|C H A P T E R 1|
Managing the Sun Fire V60x Server and Sun Fire V65x Server
This document describes how to perform remote management on the Sun Fire V60x server and Sun Fire V65x server.
The Sun Fire V60x server and Sun Fire V65x server are Sun's next-generation, x86-based, entry-level servers. Capable of running Standard Linux Distributions or the Solaris x86 operating system, the Sun Fire V60x server and Sun Fire V65x server are designed for Tier 0, 1 and 2 applications. These 1U and 2U servers are powerful additions to the portfolio of Sun products designed for horizontally scaled compute environments.
With up to two Intel Pentium 4 Xeon processors running at 2.8, 3.06 or 3.2 GHz, the Sun Fire V60x server and Sun Fire V65x server utilize the latest x86 technology to run and drive Solaris-x86-based and Linux-based applications. Drivers for Standard Linux Distributions will be introduced over the next few quarters, enabling customers to choose the OS that best meets their requirements.
The Sun Fire V60x server and Sun Fire V65x server are the latest additions to Sun's x86-based server product portfolio and provide an upgrade path for customers from the Sun LX50 server. Based on Intel Pentium 4 Xeon technology and a 533-MHz Front Side Bus (FSB), the Sun Fire V60x server and Sun Fire V65x server provide customers with leading-edge compute power and fast-data-transfer throughput for its price point.
TABLE 1-1 explains the acronyms found in this document.
There are several options for remotely managing a Sun Fire V60x server or a Sun Fire V65x server:
The diagram in FIGURE 1-1 illustrates how the different management options work.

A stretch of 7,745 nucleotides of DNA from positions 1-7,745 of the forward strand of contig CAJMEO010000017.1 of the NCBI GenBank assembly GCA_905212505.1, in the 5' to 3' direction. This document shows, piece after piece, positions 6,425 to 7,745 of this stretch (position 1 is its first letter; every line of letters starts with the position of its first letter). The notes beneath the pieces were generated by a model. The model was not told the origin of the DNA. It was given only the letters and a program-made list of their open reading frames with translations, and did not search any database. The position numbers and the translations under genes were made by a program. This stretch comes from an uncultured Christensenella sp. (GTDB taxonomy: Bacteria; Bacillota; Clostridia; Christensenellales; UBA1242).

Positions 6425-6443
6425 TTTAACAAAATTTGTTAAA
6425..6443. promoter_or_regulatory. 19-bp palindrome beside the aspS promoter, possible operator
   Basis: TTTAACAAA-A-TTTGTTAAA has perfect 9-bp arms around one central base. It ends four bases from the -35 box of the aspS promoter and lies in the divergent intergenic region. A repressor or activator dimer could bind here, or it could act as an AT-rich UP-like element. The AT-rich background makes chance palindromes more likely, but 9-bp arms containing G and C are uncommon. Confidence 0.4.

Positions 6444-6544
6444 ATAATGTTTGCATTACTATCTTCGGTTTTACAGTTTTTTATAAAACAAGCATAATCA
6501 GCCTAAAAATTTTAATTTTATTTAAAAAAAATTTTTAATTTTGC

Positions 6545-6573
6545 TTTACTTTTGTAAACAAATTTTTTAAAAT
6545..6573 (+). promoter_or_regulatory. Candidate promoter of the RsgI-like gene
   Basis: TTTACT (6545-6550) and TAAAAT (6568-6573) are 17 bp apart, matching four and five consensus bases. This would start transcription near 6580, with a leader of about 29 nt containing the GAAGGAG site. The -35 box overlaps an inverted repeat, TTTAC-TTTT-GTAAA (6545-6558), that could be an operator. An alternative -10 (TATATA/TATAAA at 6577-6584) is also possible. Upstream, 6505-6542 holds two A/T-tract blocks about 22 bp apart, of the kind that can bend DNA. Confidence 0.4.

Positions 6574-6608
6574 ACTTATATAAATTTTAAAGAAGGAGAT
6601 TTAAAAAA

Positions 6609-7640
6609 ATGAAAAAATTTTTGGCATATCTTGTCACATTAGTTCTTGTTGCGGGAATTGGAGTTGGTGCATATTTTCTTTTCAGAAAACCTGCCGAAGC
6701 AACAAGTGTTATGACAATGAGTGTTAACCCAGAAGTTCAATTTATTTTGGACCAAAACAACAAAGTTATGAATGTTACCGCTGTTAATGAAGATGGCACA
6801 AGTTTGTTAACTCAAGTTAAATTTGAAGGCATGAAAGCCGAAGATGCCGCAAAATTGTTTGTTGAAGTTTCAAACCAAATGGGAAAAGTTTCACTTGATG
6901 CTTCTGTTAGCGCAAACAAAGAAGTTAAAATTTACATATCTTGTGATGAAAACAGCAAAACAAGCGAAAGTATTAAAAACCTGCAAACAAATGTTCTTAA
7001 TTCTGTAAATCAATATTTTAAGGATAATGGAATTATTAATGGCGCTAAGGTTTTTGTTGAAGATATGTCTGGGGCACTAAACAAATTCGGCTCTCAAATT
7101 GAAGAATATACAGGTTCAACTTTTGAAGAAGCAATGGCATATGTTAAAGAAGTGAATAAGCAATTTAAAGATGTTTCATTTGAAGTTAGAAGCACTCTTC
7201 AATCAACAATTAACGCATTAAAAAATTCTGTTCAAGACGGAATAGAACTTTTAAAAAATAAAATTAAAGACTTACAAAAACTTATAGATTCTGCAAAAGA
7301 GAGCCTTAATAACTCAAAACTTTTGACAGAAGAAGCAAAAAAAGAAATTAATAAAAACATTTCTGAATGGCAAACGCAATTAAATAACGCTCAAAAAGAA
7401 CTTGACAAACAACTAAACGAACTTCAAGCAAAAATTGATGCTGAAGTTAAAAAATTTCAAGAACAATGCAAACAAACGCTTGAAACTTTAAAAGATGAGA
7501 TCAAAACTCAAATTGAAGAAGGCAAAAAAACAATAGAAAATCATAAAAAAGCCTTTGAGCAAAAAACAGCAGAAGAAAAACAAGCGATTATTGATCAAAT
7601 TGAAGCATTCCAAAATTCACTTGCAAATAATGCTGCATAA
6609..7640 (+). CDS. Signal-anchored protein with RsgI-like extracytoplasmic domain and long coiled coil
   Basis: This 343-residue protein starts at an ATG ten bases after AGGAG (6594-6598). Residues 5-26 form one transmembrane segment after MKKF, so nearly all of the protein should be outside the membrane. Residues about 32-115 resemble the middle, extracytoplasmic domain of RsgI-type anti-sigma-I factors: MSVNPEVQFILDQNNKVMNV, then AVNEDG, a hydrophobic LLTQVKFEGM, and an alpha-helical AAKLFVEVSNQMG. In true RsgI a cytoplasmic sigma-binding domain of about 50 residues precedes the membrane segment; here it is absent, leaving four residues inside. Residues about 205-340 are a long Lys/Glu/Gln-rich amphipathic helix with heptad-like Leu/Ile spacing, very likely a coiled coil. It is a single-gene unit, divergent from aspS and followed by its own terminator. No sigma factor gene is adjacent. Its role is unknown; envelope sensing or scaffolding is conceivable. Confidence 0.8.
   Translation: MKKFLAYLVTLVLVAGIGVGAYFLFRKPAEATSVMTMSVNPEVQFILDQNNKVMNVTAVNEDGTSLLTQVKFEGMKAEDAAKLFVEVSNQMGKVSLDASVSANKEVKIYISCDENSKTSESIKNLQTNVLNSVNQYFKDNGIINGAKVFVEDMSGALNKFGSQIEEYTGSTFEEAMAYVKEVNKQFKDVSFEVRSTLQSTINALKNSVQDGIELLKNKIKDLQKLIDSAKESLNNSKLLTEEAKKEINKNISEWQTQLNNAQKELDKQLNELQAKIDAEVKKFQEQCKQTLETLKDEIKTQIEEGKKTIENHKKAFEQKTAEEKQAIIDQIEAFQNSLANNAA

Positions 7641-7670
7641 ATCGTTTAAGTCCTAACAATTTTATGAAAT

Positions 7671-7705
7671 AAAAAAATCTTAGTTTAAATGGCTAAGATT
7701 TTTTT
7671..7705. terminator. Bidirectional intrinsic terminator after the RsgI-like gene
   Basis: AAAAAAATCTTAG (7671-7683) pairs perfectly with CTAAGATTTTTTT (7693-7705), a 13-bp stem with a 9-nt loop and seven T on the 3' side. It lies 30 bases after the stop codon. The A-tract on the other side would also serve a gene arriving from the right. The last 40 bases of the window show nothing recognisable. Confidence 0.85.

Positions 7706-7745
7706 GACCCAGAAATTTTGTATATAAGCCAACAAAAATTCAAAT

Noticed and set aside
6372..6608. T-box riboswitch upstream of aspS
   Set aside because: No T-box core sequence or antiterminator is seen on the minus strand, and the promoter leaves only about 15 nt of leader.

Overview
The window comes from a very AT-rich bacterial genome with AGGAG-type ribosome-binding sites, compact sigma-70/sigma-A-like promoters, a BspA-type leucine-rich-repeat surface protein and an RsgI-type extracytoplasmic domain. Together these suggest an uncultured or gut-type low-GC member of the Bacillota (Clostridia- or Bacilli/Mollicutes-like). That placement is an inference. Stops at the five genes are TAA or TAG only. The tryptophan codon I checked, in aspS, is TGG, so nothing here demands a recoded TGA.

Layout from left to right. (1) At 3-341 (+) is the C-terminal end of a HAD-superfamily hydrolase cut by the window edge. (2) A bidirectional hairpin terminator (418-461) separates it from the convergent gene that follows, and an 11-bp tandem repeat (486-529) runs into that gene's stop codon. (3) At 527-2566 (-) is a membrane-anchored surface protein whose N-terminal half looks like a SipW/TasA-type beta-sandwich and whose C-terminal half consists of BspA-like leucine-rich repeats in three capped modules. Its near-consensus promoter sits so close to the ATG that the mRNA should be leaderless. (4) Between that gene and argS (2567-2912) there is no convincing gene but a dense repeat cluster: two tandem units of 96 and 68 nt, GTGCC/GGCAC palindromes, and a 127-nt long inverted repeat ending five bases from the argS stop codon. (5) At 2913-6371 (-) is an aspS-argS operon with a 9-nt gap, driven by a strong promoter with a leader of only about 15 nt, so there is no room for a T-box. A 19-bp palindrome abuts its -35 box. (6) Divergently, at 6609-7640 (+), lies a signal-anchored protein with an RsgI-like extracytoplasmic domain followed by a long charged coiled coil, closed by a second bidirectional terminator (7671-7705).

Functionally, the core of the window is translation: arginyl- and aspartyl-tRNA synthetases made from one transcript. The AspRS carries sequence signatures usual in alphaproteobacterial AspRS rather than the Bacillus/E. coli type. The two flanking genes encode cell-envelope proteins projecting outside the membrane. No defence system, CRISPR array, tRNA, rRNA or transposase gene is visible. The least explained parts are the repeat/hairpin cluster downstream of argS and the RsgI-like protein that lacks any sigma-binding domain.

A Sun-branded product, the Sun Control Station (SCS) 2.0 is the primary server-management solution for a Sun Fire V60x server or Sun Fire V65x server running the Red Hat 7.3 operating system (OS).
The Sun Control Station is a native-Linux application that allows administrators to take control of their servers: tracking and applying software updates, deploying new services, and monitoring the health and performance of servers. More than just a typical systems-management device, the Sun Control Station is a platform that helps you to manage the complete life cycle of your servers, from initial setup through eventual redeployment at the end of useful life. As an added benefit, customers can continue to use third-party or homegrown software in conjunction with the Sun Control Station.
There is both a server-side component and a client-side component for the Sun Control Station. The server-side component can be installed on any x86-based server running Red Hat OS 7.3 or 8.1; the client-side component, known as an agent, will be available for the Sun Fire V60x server and Sun Fire V65x server, for both Linux and Solaris customers.
Sun Control Station supports both in-band and out-of-band system management.
The server-side component consists of two parts: a core framework that is the engine for executing control modules, and the built-in control modules themselves. These control modules can come from Sun Microsystems, Inc., from third-party vendors or from your own in-house design team. Numerous modules are available from Sun: Appliance Inventory, Performance Monitoring, Software Management, Health Monitoring, Lights Out Management (LOM) and AllStart, which includes the JumpStart utility for Solaris-based servers and the KickStart utility for servers running Red Hat operating systems.
Through the Sun Control Station, you can fully control the distribution of software payloads, offering customized and tailor-made services to downstream and end-user customers. Service Providers can offer unique payloads, data or software monitoring services. By leveraging the Sun BlueLinQ technology, all available software updates and patches can be accessed and distributed by a Sun Control Station, as designated by the administrator. Custom-built and third-party software can also be distributed. Furthermore, software packages can be "published" so that BlueLinQ-enabled clients--including other Sun Control Stations--can view and download these packages.
Here is a sample of what you can do with the Sun Control Station:
These services can be used within an extranet or an intranet environment, or across the Internet.